Tuesday, September 20, 2011

Mermaids: Pt 2- Reproduction

Last week I talked about mermaids and how they could potentially see under the water—eyes like fish, not like ours. Today’s discussion is how mermaids could possibly reproduce if they were real. This isn’t going to be a sex-ed. I imagine it’d be something similar to dolphins. However, that wasn’t the question a friend asked me. She asked whether mermaids would lay eggs or have live birth.

Would they take after the fishes, considering they’re fish-like from the waist down or would they take on the live birth like mammals? If we go by the fact, for the moment, that they are fish-like completely from the waist down, then we should assume that their reproductive organs are as well. That would mean that they’d lay eggs. But let’s step back a moment. If mermaids did lay eggs and then were fertilized by the males after, there wouldn’t be much diversity of the species as a whole. Also, fish can lay hundreds of eggs. Even if only half of them hatch, that’s a lot of mermaids. You’d expect a lot more sightings.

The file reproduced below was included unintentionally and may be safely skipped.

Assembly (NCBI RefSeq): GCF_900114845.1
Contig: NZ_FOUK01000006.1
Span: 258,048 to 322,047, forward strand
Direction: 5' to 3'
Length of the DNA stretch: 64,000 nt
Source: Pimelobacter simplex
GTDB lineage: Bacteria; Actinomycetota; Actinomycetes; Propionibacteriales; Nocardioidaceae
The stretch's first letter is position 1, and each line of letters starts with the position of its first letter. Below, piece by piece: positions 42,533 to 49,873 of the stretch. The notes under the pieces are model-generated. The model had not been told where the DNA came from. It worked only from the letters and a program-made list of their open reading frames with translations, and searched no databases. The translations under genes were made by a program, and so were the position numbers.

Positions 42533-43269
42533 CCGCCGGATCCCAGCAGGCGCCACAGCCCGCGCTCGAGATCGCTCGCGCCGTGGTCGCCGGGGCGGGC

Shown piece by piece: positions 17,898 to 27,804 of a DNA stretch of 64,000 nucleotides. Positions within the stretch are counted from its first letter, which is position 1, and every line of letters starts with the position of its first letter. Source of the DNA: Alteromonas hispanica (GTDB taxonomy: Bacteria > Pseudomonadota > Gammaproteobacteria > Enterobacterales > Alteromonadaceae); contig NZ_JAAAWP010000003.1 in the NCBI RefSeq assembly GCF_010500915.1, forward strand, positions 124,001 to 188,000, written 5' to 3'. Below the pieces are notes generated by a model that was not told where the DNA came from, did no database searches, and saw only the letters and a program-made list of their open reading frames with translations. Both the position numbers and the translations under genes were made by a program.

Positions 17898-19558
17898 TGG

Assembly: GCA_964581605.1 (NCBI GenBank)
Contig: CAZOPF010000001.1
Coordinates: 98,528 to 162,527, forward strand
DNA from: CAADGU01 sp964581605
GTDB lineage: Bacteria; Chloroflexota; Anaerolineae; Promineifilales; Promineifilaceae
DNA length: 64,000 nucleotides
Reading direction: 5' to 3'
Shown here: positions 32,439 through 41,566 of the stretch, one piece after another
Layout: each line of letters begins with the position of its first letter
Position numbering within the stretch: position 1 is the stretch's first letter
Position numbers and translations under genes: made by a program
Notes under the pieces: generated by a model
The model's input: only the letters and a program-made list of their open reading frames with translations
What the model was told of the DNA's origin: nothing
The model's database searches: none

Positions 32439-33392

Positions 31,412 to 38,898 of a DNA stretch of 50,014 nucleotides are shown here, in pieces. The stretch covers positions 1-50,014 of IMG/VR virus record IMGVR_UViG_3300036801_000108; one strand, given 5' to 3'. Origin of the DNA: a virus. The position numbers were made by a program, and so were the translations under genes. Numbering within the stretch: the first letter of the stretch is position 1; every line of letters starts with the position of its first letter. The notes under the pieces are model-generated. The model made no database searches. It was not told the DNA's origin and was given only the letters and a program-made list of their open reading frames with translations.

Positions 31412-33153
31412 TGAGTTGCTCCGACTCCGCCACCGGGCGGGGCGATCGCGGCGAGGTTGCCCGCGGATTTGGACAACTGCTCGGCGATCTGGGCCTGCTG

Therefore, this leads to the explanation that mermaids would have to take after whales and porpoises= live birth. Not just that, but mermaids have been depicted with mammalian traits (i.e. breasts and a navel). If you account for probably only one baby per pregnancy, maybe two, the odds seem more reasonable. Also, if you look at the depictions of their tails, it closely resembles that of a dolphin rather than a fish.

What about their scales? Dolphins and whales don’t have colourful scales like fish do. I would assume that it is just artistic license. If you look at drawings of dolphins, some are drawn with scales as well and we know they don’t.

So what do you think? If mermaids were real, how do you think they would reproduce? On a fiction note, do you like stories of mermaids?

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